There’s nothing like an interview with a Donetsk coal miner to bring you back down to earth.

Trivia buffs will not be surprised to learn that the nickname of local side, Shakhtar Donetsk, is the Pitmen.

Goal of the day

Russia’s Roman Pavlyuchenko came off  the bench and made an immediate impact. Set free by Andrei Arshavin, the striker twisted and turned the defence before unleashing a venomous shot past Petr Cech.

 Quote of the day

“Why are people giving me loads about England saying “cant get in squad etc”. On ability I walk in the squad, on behaviour i don’t… #fact…If Henderson got in, any englishman not currently in the squad has to feel aggrieved. Yes, i wish i was there but im not…”

Joey Barton sits down in front of his computer: mayhem ensues. For once, though, he does have a point.

Confidence boost

Ukraine coach Oleg Blokhin has done little for the self belief of his players by saying the forwards are unable to shoot and the defenders unable to tackle.

“Excuse me, but this level is very low for our championship,” Blokhin said, when told that the top goalscorer in Ukraine’s championship, Evhen Seleznyov, had managed only 14 goals all season.

“If a forward can’t create a situation where he’s able to poke the ball home, then he’s not a forward for me.”

Returning to one of his favourite themes, Blokhin pins the blame for Ukraine’s shortage of reliable goalscorers on the number of foreign players playing in the country.

Listing some of the foreigners who line up regularly for teams in Ukraine, he said:  “In our case, it’s difficult even to find a forward playing permanently for his club.”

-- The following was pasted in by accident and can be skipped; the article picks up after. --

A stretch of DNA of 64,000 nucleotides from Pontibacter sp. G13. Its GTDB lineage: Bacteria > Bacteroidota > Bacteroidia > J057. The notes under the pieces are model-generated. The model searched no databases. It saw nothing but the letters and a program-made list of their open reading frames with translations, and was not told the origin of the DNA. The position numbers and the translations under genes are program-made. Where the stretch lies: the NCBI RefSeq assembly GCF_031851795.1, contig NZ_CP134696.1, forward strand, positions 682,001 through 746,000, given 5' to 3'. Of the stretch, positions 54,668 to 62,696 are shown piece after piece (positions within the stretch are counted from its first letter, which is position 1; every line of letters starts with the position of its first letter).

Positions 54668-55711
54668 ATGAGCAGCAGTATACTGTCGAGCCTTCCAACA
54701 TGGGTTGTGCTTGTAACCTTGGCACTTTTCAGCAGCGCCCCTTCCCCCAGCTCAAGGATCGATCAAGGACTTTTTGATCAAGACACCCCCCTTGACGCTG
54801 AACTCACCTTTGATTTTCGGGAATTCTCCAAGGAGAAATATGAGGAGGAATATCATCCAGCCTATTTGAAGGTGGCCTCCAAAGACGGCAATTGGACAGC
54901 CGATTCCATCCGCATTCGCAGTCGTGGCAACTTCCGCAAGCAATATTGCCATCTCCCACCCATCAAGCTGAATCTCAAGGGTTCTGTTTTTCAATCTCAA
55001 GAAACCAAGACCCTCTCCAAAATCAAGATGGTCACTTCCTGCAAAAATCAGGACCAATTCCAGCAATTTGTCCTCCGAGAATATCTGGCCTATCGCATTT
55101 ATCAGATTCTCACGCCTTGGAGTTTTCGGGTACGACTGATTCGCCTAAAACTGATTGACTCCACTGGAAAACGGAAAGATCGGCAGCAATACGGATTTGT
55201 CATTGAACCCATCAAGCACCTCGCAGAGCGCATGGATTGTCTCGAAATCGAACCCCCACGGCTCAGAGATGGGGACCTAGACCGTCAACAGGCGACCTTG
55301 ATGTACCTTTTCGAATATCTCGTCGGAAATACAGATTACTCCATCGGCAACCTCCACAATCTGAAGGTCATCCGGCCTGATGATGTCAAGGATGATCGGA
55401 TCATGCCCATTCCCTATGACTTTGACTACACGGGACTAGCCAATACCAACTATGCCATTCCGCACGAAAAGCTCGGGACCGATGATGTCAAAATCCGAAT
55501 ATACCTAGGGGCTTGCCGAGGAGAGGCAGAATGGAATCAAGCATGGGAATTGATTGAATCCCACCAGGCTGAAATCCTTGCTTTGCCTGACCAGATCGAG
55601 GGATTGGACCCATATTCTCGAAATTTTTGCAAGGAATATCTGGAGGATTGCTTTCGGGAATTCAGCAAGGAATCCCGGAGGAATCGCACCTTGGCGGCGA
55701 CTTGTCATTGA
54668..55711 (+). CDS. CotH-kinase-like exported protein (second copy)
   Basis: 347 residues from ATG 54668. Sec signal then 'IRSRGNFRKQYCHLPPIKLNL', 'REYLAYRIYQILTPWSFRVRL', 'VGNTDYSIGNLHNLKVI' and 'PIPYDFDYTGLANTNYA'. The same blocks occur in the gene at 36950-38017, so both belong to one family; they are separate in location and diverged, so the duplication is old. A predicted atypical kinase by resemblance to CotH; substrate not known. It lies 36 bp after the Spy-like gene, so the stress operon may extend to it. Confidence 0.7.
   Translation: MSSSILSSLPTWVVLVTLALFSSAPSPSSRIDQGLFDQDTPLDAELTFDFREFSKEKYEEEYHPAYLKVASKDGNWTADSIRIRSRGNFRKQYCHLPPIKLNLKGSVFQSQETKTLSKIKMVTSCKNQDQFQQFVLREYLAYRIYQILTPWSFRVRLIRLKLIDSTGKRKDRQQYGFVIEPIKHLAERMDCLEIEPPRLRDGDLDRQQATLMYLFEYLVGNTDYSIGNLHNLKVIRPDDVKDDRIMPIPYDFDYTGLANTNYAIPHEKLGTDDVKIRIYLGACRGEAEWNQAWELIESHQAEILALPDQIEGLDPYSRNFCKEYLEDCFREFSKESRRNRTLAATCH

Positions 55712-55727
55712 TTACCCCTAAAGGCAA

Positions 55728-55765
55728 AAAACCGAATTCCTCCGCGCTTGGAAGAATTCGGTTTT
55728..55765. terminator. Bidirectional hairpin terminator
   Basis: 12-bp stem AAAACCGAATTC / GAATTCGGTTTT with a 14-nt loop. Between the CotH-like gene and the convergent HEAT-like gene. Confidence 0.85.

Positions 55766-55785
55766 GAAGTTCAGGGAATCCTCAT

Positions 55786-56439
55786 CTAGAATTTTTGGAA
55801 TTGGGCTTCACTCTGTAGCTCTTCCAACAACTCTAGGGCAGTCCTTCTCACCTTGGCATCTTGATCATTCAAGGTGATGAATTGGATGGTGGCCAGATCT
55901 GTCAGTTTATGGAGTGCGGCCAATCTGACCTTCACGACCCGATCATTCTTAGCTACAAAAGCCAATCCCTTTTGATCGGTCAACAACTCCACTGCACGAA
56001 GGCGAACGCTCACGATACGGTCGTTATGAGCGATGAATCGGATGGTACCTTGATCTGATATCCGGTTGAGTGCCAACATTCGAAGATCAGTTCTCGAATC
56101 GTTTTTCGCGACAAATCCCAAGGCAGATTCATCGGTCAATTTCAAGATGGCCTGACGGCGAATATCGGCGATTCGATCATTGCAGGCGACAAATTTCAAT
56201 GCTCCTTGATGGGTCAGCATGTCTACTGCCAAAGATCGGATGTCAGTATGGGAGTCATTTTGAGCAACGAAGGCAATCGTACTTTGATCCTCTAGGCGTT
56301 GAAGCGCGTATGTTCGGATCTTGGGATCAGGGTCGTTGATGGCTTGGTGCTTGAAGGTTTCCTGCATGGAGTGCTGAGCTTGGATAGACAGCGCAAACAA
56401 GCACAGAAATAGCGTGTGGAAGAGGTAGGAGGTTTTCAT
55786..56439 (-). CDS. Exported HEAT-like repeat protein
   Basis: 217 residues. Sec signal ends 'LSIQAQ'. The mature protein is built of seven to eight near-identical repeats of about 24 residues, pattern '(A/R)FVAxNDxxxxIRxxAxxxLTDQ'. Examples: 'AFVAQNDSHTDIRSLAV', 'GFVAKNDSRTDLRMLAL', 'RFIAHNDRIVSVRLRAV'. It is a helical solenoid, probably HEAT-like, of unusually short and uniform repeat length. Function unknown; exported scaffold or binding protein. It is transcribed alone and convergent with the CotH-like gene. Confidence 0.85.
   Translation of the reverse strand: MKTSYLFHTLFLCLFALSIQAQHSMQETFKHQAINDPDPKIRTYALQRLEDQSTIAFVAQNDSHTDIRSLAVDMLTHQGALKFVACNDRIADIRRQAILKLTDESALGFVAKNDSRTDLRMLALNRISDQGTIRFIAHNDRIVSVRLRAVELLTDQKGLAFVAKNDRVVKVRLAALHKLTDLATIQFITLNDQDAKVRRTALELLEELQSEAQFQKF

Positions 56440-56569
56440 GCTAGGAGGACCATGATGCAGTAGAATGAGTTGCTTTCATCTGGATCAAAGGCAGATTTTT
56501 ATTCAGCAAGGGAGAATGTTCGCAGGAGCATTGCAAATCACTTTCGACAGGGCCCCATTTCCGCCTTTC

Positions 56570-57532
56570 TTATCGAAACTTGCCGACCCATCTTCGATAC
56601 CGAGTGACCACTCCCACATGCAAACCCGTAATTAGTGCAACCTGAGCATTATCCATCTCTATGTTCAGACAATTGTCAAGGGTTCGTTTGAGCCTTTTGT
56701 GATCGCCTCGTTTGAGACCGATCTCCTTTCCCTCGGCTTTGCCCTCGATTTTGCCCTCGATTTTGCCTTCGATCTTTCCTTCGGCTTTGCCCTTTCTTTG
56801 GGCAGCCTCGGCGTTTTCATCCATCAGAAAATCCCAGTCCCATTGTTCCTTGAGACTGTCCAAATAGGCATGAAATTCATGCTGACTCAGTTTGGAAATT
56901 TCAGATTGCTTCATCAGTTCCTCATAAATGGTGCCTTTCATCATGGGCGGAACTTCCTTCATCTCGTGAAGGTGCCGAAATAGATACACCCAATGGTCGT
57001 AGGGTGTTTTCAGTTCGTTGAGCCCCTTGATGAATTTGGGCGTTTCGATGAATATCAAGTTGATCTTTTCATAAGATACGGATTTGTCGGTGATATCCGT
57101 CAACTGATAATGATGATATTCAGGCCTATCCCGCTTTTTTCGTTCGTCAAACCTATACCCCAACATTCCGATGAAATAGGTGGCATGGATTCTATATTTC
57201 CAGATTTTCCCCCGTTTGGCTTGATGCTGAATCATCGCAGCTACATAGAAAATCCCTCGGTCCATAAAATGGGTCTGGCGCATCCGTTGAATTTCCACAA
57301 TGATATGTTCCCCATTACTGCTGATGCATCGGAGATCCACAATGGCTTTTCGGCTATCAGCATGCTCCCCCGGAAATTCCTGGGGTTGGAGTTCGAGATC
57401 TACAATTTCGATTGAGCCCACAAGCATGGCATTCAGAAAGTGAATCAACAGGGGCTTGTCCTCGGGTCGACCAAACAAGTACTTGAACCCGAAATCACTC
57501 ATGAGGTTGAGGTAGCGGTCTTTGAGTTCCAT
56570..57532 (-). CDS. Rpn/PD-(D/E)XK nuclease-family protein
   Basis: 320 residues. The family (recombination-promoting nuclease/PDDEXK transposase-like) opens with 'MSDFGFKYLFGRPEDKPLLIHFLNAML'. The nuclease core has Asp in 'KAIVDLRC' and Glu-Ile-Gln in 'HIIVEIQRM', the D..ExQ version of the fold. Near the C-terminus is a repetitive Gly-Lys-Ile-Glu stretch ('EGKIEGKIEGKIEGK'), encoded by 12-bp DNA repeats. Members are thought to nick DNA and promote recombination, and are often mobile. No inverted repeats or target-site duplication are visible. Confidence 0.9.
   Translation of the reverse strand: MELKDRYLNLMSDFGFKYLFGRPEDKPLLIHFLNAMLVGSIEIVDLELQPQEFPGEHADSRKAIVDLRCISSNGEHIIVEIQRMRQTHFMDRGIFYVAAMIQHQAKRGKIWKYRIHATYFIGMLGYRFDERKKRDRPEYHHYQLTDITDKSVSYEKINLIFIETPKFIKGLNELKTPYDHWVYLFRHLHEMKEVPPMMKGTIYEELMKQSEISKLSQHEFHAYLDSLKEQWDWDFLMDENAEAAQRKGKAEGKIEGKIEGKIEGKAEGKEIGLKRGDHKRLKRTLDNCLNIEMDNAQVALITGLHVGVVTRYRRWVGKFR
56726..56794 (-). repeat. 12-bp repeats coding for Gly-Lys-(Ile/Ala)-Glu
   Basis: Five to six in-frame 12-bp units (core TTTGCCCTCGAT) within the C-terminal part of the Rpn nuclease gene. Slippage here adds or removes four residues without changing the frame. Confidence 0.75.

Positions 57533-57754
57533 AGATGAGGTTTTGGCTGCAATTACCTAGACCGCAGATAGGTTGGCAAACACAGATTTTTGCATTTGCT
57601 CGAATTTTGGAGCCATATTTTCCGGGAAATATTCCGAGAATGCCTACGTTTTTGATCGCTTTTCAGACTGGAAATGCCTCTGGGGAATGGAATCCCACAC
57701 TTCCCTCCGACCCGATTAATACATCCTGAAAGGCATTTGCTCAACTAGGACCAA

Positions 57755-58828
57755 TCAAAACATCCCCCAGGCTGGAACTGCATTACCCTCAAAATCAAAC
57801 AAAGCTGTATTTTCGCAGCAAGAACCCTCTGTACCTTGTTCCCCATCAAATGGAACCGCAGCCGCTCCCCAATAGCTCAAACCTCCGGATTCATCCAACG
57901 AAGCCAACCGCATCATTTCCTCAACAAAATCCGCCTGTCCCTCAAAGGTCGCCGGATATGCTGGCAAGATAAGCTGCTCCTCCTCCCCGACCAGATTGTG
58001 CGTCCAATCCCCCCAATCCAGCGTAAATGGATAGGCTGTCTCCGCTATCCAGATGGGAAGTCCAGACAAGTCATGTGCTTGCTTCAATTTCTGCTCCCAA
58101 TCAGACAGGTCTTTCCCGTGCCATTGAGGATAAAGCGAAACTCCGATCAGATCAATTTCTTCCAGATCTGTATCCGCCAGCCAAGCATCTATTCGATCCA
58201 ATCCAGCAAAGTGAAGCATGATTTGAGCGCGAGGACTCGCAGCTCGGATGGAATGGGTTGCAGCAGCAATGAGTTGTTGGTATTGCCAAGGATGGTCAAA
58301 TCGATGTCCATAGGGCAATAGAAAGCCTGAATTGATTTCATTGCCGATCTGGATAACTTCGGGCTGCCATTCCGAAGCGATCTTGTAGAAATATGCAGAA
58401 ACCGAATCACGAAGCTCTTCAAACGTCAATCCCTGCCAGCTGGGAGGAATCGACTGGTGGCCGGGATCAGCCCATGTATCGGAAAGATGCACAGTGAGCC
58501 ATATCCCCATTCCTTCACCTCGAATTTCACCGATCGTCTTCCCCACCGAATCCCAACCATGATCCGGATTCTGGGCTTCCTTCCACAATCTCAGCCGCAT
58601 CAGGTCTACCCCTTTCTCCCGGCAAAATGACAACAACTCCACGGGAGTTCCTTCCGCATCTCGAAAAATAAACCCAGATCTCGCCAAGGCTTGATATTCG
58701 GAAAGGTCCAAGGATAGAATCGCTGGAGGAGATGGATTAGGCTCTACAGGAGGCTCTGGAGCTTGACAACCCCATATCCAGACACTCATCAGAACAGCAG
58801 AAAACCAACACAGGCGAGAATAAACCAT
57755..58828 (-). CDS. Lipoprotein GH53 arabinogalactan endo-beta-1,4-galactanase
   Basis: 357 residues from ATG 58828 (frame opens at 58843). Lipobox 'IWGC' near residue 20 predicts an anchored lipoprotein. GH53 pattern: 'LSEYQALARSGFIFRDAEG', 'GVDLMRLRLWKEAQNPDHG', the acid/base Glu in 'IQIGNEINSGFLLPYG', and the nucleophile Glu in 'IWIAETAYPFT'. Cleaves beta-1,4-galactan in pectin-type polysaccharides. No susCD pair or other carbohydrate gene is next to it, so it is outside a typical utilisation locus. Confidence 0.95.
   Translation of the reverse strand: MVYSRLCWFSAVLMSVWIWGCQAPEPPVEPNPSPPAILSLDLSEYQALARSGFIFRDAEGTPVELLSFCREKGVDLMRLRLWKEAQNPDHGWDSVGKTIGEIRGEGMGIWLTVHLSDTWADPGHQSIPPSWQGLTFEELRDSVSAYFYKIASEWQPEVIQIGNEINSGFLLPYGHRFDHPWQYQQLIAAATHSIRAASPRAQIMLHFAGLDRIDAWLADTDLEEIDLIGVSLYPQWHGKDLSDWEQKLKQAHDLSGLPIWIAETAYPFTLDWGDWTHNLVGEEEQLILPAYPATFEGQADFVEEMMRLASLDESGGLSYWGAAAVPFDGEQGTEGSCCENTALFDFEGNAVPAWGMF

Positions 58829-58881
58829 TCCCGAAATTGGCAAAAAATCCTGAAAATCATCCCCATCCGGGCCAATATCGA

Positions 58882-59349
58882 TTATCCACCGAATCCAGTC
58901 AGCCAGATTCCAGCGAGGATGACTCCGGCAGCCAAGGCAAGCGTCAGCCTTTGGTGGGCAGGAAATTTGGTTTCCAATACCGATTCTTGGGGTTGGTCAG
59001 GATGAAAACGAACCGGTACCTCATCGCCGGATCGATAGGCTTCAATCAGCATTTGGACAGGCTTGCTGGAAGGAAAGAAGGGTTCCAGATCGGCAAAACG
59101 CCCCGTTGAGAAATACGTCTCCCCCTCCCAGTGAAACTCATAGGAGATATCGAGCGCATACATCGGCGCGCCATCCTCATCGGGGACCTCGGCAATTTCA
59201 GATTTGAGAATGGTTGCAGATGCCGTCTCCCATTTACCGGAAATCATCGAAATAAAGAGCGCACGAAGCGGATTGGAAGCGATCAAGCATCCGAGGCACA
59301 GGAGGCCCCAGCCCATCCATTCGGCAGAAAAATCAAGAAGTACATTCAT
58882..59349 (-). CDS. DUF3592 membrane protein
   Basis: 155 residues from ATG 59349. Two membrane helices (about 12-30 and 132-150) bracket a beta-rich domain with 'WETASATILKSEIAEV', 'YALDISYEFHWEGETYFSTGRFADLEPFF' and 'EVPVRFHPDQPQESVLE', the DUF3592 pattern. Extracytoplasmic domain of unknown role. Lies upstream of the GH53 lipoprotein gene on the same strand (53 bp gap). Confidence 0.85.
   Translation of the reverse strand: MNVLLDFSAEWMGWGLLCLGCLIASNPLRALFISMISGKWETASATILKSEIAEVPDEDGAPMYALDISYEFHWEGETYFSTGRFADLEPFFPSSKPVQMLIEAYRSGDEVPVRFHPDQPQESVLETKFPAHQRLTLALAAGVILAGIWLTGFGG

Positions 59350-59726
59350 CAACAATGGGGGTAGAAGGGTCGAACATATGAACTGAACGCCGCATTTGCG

It’s not just the forwards who are deemed sub-standard.

“We have problems related to both the central defenders and full-backs,” he added. “Figuratively speaking, our defenders do not even tackle properly.”


Wayne Rooney is not the first person who would spring to mind when contemplating footballers who would be interested, or even aware, of the fate of those murdered in the Holocaust. But, life is full of surprises, and the England striker spoke with sensitivity about the subject after visiting the Auschwitz concentration camp with several England team-mates.

“I wanted to see this place for myself,” he said. “It’s hard to understand. You’ve seen the amount of children’s clothes, all their shoes, it’s a really sad experience.

“There was the guy, the doctor, who made all the decisions, whether they live or die. He’s probably gone home after that, listened to music, had dinner with his family as if nothing had happened.

“It’s crazy. It’s only when you see it first hand; you see how these people were made to work without food and water. It was a form of torture. Many died. The others got murdered.

“It’s good for us to see what happened. It certainly puts football into perspective. What happened here will never be forgotten.”